Pages

What is the Health benefits of walking barefoot

The Walking barefoot is becoming a popular trend. You might have seen people walking barefoot or using so called minimalistic shoes already, and hopefully you will see it a lot more in the years to come.

I love walking barefoot. I will kick off my shoes as soon as I have a chance. The feeling of walking barefoot in cool grass is unbeatable. Maybe it's because I grew up in a country where walking barefoot is more common, but I have none of the aversion to bare feet as many Americans seem to have.

If walking barefoot was only a matter of comfort, I doubt the barefoot movement would have taken off the way it has. There's more to kicking off your shoes than just feeling good. Walking barefoot actually has a number of important health benefits.

First of all, some people seem to think that shoes are needed either for protection of the foot or for hygienic reasons. Both of these assumptions are false. First of all, our feet don't need a shoe for protection. We evolved fantastically complex feet over millions of years without even thinking about wearing shoes. If you start walking barefoot more, you will soon develop thicker skin under your feet that give the foot plenty of protection.

Equally wrong is the notion that bare feet are unhygienic. Sure, your feet gets dirt if you walk outside, but our hands get just as dirty and are much more likely to touch your mouth than your feet. Most people wash their hands several times a day, there's no reason why you can't wash your feet as well.

In fact, wearing shoes is probably a lot dirtier than going barefoot. Shoes trap moisture from the foot and provides a dark and damp environment. The kind of environment that fungi and bacteria thrive in. Add to that the fact that people don't wash their shoes very often and you see why wearing shoes can be the perfect incubator for germs.

But so much for misconceptions about going barefoot, lets get to the real benefits of a naked foot.


The number one benefit of walking or running barefoot is that it strengthens the muscles in the feet, calves, thighs and even hips. With the unnatural support given by shoes, the muscles in our lower body lose strength as they are not used. This leads to a number of potentially damaging factors.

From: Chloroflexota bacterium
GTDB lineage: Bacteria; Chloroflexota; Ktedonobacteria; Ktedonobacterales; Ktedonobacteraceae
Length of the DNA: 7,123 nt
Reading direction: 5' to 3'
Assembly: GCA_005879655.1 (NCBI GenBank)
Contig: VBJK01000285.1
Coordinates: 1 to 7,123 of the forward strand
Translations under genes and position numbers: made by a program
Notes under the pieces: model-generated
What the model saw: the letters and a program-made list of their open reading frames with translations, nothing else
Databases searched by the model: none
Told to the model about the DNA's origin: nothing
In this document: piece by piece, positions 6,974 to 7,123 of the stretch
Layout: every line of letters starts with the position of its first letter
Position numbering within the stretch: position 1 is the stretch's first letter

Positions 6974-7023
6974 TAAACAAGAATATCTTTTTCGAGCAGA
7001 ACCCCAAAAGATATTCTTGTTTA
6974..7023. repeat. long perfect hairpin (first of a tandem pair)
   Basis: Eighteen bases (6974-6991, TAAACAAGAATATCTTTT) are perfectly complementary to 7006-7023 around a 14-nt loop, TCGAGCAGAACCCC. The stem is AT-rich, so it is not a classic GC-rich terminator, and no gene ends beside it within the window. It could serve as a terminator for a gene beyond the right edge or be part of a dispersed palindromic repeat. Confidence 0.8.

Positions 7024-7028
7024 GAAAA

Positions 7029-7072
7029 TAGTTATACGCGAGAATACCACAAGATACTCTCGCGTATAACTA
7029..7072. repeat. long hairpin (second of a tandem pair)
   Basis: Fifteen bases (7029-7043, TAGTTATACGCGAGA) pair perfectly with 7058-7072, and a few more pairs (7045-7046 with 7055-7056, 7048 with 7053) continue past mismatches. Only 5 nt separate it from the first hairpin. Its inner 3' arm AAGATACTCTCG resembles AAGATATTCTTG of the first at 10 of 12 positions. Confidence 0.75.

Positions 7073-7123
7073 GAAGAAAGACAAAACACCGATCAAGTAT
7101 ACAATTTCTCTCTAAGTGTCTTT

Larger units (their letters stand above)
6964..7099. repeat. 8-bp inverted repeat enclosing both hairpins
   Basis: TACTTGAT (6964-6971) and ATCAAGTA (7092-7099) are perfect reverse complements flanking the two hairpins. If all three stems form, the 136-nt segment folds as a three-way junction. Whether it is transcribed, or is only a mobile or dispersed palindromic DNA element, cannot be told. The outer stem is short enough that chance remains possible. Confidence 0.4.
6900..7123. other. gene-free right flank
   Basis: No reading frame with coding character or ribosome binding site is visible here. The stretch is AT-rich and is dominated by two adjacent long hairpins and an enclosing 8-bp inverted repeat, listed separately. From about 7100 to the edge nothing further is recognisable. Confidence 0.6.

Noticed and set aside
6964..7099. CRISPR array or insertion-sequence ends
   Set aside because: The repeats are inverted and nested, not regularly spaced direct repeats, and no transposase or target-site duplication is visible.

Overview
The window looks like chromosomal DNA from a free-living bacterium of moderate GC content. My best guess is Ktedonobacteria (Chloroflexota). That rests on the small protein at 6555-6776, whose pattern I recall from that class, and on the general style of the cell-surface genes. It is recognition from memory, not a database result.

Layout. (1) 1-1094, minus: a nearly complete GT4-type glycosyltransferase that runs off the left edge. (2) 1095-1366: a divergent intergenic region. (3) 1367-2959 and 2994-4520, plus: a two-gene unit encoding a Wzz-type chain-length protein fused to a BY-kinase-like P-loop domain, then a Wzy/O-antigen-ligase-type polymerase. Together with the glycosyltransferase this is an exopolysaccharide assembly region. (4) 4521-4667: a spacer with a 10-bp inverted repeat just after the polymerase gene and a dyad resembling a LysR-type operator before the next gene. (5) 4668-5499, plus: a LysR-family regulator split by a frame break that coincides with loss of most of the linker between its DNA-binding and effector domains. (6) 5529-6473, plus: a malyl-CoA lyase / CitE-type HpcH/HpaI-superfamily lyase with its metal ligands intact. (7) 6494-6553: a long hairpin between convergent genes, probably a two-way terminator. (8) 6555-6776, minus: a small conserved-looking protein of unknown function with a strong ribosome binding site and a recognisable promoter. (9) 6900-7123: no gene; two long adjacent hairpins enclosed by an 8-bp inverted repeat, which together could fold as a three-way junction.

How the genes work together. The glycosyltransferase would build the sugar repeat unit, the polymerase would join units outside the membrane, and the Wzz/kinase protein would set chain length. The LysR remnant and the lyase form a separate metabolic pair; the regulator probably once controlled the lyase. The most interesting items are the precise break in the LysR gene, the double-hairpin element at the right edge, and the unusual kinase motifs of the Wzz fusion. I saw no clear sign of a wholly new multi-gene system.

Poorly developed muscles in the feet can lead to bad posture, which again is a major factor in developing back problems. Strengthening the muscles in the feet and legs leads to better agility, and better flexibility in the hips. Overall improved mobility will improve physical performance and reduce the risk of injuries.


Reduced injury risk is in itself a major benefit of going barefoot. With thick soled shoes we loose vital information about the positioning of the foot related to the surface. This again leads to sprains and 'rolling over' on the ankle and similar injuries caused by missteps.

A more subtle injury is that when wearing shoes, most people tend to land on the wrong part of the foot when walking or running. People typically use a very long stride that forces you to land on the heel. This is not the natural landing position for the foot and it can not absorb the impact as effectively, causing damage especially to the knees and hips.
 
If you try walking or running barefoot you will immediately feel how unnatural it is to land on the heel. When we walk barefoot like nature intended us to we automatically shorten our strides and land on the ball of the foot.

Proper use of the muscles in the legs also helps your circulation. Ample barefoot movement is a great way to help the blood flow in your legs and feet.

Finally, there are mental benefits of going barefoot. One of the most immediate changes people notice when they start going barefoot is a heightened awareness of their environment. The sole of our feet provide sensory feedback about the surface we walk on that is completely lost when wearing shoes. When you are barefoot there are distinct differences between walking on concrete and asphalt for example, not to mention walking in sand or grass or even mud.

This additional sensory information not only helps us walk properly, but it adds another dimension of awareness. The world becomes more three dimensional when what you see is complemented by how the environment feels.